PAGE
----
The Phoenix Hotel, with its themed rooms from the 1950s, is where you can channel your rock-star fantasies with a courtyard pool. If jazz is more to your liking, the Tenderloin was once the home of the Blackhawk Jazz Club where, for 14 years the greats, including Miles Davis, Billie Holiday, Charlie Parker, Dave Brubeck and Thelonious Monk performed and recorded before it shut down in 1963 when musical tastes changed. Across the street, on the corner of Turk St and Hyde St, the recording studio Wally Heider Studios opened up in 1969. The Grateful Dead and Crosby, Stills, Nash & Young all recorded there before that studio shut down in 1980.

These days, the Black Cat Jazz on Eddy St is where to go for cocktails and live jazz. A surprise guest may appear to join top performers from around the world. Recently, Golden State Warriors all-star and MVP Steph Curry went on stage with a tambourine while his wife, Ayesha Curry, a restaurateur, picked up a five-string bass for a raucous jam with a band.

If serenity and quiet are more your scene, the Tenderloin also has surprising pockets of tranquillity. The Onsen, also on Eddy St, is a restaurant and Japanese-style bathhouse in an old brick building. Visitors can have a communal soak, then dine on miso ginger soup with poached egg and chilled somen noodles with smoked white soy and pickles.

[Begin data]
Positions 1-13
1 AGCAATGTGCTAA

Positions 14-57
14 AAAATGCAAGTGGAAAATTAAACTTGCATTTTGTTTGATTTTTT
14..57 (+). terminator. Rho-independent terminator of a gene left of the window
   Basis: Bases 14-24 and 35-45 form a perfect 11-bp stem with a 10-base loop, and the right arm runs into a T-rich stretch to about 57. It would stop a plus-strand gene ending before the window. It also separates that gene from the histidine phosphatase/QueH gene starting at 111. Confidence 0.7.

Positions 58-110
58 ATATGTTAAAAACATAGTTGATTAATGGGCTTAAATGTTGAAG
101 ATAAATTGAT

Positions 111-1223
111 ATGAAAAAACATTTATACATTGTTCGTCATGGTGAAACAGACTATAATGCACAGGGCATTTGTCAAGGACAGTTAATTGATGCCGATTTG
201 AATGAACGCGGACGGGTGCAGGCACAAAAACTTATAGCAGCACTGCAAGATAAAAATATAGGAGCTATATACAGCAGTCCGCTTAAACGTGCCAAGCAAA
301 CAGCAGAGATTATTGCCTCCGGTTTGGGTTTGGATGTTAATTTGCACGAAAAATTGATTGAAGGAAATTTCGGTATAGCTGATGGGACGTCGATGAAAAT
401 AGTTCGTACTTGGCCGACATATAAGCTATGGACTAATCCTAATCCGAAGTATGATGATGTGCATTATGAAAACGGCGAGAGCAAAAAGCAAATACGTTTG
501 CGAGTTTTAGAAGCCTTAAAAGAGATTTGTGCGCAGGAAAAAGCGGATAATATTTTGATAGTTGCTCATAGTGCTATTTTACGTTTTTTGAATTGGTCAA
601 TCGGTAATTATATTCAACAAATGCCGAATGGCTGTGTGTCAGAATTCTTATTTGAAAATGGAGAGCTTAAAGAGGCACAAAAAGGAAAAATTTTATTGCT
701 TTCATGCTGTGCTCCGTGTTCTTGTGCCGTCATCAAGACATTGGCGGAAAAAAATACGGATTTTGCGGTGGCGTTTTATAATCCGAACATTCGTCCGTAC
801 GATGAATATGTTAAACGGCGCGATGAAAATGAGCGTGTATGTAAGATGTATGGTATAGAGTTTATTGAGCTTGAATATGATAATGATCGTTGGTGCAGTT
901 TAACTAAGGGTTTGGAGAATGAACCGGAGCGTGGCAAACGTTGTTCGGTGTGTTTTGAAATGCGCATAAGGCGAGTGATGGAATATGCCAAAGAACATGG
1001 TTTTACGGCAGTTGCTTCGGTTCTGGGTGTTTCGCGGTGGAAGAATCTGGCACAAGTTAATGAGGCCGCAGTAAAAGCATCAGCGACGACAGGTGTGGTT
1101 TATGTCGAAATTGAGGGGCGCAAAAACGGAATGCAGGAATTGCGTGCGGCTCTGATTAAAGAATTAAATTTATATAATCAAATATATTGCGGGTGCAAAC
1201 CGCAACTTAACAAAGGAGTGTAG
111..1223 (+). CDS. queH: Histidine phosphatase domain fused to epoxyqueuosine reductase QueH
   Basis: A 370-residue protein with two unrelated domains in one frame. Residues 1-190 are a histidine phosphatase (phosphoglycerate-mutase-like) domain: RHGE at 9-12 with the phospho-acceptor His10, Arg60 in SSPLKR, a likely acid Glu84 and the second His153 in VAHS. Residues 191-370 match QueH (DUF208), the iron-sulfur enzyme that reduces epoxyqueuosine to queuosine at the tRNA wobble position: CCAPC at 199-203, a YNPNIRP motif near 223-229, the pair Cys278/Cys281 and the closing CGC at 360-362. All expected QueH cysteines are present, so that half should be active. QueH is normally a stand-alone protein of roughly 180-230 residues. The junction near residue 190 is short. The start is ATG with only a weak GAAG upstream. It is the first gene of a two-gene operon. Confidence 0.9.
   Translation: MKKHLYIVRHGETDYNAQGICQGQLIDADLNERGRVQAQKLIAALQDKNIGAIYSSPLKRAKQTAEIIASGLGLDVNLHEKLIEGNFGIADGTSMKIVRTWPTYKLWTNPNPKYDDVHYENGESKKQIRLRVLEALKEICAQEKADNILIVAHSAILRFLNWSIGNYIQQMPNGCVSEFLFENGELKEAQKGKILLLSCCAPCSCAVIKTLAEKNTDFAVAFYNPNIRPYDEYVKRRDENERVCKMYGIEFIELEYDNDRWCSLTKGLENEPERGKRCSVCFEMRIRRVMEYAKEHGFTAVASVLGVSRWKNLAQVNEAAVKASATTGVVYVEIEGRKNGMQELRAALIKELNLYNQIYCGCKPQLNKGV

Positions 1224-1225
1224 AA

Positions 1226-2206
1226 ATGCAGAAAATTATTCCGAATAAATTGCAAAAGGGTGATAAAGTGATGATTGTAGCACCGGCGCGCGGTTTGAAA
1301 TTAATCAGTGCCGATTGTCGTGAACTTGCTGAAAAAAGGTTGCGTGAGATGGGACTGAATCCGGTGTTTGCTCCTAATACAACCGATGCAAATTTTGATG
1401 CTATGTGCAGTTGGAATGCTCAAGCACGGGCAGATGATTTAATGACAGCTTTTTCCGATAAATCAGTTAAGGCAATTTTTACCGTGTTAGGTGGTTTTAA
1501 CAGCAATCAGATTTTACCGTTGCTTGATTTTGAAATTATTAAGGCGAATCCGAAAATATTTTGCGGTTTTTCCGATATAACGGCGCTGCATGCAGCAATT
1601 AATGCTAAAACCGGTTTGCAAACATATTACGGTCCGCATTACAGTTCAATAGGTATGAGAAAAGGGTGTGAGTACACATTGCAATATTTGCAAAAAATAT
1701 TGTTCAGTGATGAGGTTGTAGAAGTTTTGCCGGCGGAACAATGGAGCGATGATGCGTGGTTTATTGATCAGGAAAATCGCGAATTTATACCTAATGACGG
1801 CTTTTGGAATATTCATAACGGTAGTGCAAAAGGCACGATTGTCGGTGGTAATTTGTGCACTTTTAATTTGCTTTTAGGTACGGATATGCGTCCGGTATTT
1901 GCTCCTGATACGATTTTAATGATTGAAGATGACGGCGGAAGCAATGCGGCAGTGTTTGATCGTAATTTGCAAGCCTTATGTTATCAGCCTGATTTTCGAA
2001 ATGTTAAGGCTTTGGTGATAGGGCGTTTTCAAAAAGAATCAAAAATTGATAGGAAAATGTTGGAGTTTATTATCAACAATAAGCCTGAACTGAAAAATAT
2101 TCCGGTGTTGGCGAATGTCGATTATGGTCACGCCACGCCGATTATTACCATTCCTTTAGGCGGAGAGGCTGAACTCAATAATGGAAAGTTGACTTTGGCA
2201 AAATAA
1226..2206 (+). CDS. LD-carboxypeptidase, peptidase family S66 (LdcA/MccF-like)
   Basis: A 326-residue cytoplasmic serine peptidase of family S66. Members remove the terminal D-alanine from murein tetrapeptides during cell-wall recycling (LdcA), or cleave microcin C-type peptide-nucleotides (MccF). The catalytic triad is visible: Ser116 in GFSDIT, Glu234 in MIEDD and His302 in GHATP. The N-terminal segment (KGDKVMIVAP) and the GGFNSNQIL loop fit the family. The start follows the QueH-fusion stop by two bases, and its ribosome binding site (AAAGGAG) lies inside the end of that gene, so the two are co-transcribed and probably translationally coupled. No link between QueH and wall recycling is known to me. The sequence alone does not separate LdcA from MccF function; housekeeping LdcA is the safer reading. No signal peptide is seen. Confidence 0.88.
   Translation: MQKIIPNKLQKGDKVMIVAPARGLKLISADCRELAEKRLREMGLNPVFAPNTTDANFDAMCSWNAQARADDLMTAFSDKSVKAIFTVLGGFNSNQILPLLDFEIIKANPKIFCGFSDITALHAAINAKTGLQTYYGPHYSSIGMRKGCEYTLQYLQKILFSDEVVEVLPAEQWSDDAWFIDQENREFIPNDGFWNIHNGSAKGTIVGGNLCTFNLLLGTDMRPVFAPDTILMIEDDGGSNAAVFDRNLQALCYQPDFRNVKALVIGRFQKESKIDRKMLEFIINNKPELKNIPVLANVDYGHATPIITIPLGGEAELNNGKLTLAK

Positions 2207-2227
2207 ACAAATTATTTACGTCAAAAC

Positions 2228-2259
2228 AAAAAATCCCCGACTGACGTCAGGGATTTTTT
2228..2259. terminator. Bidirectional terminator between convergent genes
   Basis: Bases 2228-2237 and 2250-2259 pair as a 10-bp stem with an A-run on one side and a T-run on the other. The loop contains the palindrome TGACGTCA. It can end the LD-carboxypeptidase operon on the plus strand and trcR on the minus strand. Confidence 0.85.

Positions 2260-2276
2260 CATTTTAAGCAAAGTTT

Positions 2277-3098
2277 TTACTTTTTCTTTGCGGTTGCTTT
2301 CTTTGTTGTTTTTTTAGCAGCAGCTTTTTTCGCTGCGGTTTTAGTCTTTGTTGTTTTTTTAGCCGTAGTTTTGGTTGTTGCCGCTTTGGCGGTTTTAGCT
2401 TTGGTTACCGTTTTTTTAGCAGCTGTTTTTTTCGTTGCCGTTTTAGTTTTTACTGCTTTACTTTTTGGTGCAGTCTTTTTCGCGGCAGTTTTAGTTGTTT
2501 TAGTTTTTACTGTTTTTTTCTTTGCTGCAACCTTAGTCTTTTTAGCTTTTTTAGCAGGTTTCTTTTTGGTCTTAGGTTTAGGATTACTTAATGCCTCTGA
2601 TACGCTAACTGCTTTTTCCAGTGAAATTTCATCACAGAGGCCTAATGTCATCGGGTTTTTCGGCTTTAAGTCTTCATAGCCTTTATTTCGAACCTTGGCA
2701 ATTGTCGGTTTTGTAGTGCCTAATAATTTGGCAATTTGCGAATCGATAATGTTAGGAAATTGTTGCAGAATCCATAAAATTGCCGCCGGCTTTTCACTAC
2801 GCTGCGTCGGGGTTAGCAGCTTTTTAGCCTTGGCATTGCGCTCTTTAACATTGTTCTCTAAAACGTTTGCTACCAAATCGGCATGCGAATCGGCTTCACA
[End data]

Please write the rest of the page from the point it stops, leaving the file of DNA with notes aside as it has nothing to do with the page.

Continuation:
Flower power: In a city with such high costs per square-metre, the Tenderloin Peoples' Garden is a breath of fresh air. Photo / Getty Images
Flower power: In a city with such high costs per square-metre, the Tenderloin Peoples' Garden is a breath of fresh air. Photo / Getty Images

Co-owner Caroline Smith said the Tenderloin is the perfect location for Onsen, which opened in 2016.
"We really felt welcomed by the tight-knit community here," she said.

The former Cohen Alley between Leavenworth and Hyde had long been a cesspool in the neighbourhood with open use of illicit drugs. Over the years, the area was revived then reclaimed as one of the Tenderloin's few community open spaces. Today, planted trees and gardens have transformed the alley into the Tenderloin's version of a national forest with colourful murals on exterior walls and outdoor performances

PianoFight, a multipurpose venue for theatre for sketch comedy and live acts on Taylor St, runs regular shows including the largest audience judge theatre competition in the country.

"There's diversity here you won't find anywhere else in San Francisco, in terms of socio economics, ethnicity, view points and creative wants and needs. It's truly all over the map. You can take a tour of the world here," says PianoFight co-founder Rob Ready.